Follow Us

AK Press

Revolution by the Book The AK Press Blog

Anarchism in Latin America, (an excerpt)

Posted on February 24th, 2018 in AK Book Excerpts

We’ve just published the incredibly important (if we do say so ourselves) English translation of Anarchism in Latin America, Ángel Cappelletti’s sweeping overview of the movement’s origins and development across the region, from the Caribbean to Mexico and Central and South America. It’s hard to choose an excerpt, given the varied histories Cappelletti shares, but this snippet of a few pages from his Preface should give you a good sense of the book—and of Gabriel Palmer-Fernández’s wonderful translation.


As with other ideas of European origin, anarchist ideology was a product imported to Latin America. But ideas are not simply products. They are also living organisms and, as such, ought to adapt themselves to new environments; in so doing, they evolve in lesser or greater ways. To say that European immigrants brought anarchism to these shores states only the obvious. And to take that as a kind of weakness is plain stupidity. Like the very ideas of nation and of a nationalistic ideology, anarchism comes to us from Europe.

Anarchism is not merely the ideology of the working and peasant masses who, arriving in the new continent, are robbed of their hopes for a better life and witness the exchange of oppression by the ancient monarchies for the no less brutal oppression of the new republican oligarchies. Soon some of the native and also indigenous masses adopt the anarchist view of the world and society, from Mexico to Argentina, and from Francisco Zalacosta in the Chalco to Facón Grande in Patagonia. It is seldom noted that the anarchist doctrine of self-managed collectivism has a close resemblance to the ancient ways of life and organizations of the indigenous peoples of Mexico and Peru, ways of life that were practiced prior to the imperialism of not only the Spanish, but also the Aztecs and Inca before them. To the extent that anarchists reached the indigenous, they did not have to inculcate exotic ideologies but only to make conscious the ancient peasant ideologies of the Matagalpan calpulli and the Andean ayllu.[1]

At the same time, a tendency towards liberty and indifference towards all forms of statist structure was already present in the Creole population. When that tendency was not usurped by the ways of the feudal caudillos, it proved fertile soil for a libertarian ideology. Few mention the existence of an anarchist gauchaje in Argentina and Uruguay, or its literary expression in libertarian payadores.[2] But those matters aside—undoubtedly they will be looked upon as having little consequence by academic and Marxist historians—without hesitation we can say that anarchism took root much more deeply and extensively among indigenous workers than did Marxism, perhaps with the exception of Chile.

It is important to note that from a theoretical perspective, even if the Latin American movement did not make fundamental contributions to anarchist thought, it did produce forms of organization and praxis that were unknown in Europe. For example, the Federación Obrera Regional Argentina (FORA), a labor union that was majoritarian (becoming almost the only union), never conceded to syndical bureaucracy, and developed an organizational form as different from the Confederación National del Trabajo (CNT) and other European anarcho-syndicalist unions as it was from the North American Industrial Workers of the World (IWW). A second example, typically Latin American, is the Partido Liberal Mexicano (PLM). Primarily through the efforts of Ricardo Flores Magón, within a few years of its founding it adopted an ideology that was unquestionably anarchist, nonetheless keeping its name while continuing as a political party, and thereby earning sharp criticism from some European orthodox thinkers like Jean Grave.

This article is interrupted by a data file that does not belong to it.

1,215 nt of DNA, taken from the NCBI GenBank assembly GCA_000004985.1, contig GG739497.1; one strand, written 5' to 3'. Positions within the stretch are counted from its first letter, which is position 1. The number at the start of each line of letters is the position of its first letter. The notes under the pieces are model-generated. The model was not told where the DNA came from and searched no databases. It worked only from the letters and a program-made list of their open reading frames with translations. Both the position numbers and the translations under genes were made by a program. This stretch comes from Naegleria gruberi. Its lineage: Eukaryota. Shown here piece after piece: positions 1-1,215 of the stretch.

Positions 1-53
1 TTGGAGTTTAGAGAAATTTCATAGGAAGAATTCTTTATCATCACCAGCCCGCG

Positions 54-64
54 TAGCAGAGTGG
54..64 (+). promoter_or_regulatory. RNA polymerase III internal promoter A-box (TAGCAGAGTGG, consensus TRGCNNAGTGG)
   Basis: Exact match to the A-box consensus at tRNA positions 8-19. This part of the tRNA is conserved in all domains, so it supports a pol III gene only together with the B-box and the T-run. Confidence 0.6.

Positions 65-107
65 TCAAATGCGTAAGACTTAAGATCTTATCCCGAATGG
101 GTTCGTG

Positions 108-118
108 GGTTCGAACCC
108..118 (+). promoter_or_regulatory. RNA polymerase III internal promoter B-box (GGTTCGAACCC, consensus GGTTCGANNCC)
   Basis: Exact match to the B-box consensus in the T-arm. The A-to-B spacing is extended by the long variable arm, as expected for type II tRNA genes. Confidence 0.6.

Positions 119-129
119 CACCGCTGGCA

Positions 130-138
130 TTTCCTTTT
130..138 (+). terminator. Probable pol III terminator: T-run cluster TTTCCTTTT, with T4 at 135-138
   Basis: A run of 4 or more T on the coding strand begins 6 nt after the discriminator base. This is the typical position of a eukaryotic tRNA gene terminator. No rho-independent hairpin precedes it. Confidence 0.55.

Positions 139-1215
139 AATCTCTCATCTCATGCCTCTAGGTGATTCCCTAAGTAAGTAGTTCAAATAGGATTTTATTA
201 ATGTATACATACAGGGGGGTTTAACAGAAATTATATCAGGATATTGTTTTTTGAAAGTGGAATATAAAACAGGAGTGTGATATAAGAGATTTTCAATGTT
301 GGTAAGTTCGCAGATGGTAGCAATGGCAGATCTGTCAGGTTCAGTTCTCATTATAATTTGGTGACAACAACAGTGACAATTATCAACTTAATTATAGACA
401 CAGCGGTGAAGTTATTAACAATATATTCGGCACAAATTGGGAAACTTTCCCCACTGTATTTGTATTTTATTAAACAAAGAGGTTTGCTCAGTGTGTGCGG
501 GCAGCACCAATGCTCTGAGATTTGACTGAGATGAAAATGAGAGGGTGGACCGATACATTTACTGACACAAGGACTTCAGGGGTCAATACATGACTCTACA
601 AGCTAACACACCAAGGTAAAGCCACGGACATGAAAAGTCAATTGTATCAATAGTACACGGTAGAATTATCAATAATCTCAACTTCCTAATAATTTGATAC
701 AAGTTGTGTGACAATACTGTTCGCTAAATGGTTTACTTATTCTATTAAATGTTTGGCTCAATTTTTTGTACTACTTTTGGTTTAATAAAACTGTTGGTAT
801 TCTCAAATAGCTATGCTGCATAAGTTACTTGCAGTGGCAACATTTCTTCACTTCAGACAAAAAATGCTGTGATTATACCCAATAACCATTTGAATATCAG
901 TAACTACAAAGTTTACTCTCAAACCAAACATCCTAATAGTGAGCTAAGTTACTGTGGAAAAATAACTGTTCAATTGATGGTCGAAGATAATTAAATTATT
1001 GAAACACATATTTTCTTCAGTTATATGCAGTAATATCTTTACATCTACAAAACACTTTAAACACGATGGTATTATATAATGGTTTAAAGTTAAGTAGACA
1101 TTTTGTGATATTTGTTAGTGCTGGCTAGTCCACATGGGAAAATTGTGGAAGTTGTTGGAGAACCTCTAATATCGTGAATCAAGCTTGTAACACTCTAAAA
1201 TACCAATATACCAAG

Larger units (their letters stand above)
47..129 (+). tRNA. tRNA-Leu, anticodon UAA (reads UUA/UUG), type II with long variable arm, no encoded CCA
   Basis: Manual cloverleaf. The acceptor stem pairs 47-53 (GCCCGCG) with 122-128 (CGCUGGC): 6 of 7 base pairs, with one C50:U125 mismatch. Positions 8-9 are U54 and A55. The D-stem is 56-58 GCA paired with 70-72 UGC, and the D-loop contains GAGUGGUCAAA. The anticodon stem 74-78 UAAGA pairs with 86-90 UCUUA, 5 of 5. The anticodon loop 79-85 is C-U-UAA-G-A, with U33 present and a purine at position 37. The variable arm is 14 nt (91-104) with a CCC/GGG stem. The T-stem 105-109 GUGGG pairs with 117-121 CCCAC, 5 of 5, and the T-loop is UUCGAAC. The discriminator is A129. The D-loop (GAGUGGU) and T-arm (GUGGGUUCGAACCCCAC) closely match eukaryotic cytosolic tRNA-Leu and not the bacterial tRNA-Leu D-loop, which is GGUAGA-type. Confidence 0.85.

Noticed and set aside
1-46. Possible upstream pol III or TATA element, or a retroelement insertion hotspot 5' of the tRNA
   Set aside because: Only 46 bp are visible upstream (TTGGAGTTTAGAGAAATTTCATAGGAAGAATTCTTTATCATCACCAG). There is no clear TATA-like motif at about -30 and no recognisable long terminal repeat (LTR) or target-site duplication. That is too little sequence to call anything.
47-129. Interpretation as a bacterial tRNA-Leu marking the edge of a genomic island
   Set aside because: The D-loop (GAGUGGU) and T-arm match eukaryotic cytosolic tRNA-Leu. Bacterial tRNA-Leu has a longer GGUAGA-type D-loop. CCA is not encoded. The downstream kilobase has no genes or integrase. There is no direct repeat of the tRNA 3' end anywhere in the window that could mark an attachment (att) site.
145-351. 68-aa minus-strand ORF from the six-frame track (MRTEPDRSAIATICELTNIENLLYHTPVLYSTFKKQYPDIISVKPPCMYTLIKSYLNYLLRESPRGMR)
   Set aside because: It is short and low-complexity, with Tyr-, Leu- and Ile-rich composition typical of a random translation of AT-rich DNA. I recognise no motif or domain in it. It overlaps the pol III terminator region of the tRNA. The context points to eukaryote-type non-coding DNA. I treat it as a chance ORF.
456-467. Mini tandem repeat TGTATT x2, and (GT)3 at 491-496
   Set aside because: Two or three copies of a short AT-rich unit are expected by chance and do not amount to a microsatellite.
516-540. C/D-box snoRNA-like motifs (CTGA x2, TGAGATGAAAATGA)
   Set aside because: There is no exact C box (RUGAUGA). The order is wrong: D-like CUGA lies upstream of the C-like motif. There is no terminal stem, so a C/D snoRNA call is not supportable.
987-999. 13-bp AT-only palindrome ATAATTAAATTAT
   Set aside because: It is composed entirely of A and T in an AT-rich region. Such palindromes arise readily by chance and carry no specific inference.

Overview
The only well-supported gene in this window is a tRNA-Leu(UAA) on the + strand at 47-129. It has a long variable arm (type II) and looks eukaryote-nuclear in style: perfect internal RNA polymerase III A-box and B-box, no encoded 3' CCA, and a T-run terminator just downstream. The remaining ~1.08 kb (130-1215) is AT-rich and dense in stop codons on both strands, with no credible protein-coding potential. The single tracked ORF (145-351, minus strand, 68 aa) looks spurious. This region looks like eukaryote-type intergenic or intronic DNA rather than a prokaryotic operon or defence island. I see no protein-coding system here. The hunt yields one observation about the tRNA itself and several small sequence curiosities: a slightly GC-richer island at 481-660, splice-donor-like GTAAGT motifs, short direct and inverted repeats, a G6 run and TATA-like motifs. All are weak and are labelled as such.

With the exception of that singular case, anarchism in Latin America is nearly always anarcho-syndicalism and is essentially linked to workers’ and peasants’ organizations. To be sure, there were some anarcho-individualists in Argentina, Uruguay, Panama, and other places, as well as anarcho-communists, the latter foes of the syndical organization in Buenos Aires in the 1880s and 1890s. But the vast majority of Latin American anarchists were adherents of a revolutionary and anti-political syndicalism—not, as some say, a-political. That is an important difference between Latin and North American anarchism. An anarchist syndicalism was evident in the United States and its greatest witness was the sacrifice of the Chicago martyrs. It represented the continuation of the anti-slavery movement into the industrial context, and was promoted by Italians, Germans, and Slavic immigrants, with the German Johann Most as its revolutionary prototype. Later a revolutionary syndicalism emerged (anarchist or quasi-anarchist) among the working classes, organized through the IWW. There was also an earlier movement unrelated to the working classes, represented by important literary figures such as Thoreau and Emerson. Its predecessor is found in the liberal radicalism of Jefferson and other eighteenth century thinkers, and is perhaps represented today by what is known as “libertarianism.” While it was not an anti-workers’ ideology—although today there are Right-libertarians—it developed along lines quite alien to the struggles of the working classes, and its principal concerns include individual human rights, anti-militarism, and the abolition of bureaucracy and the State.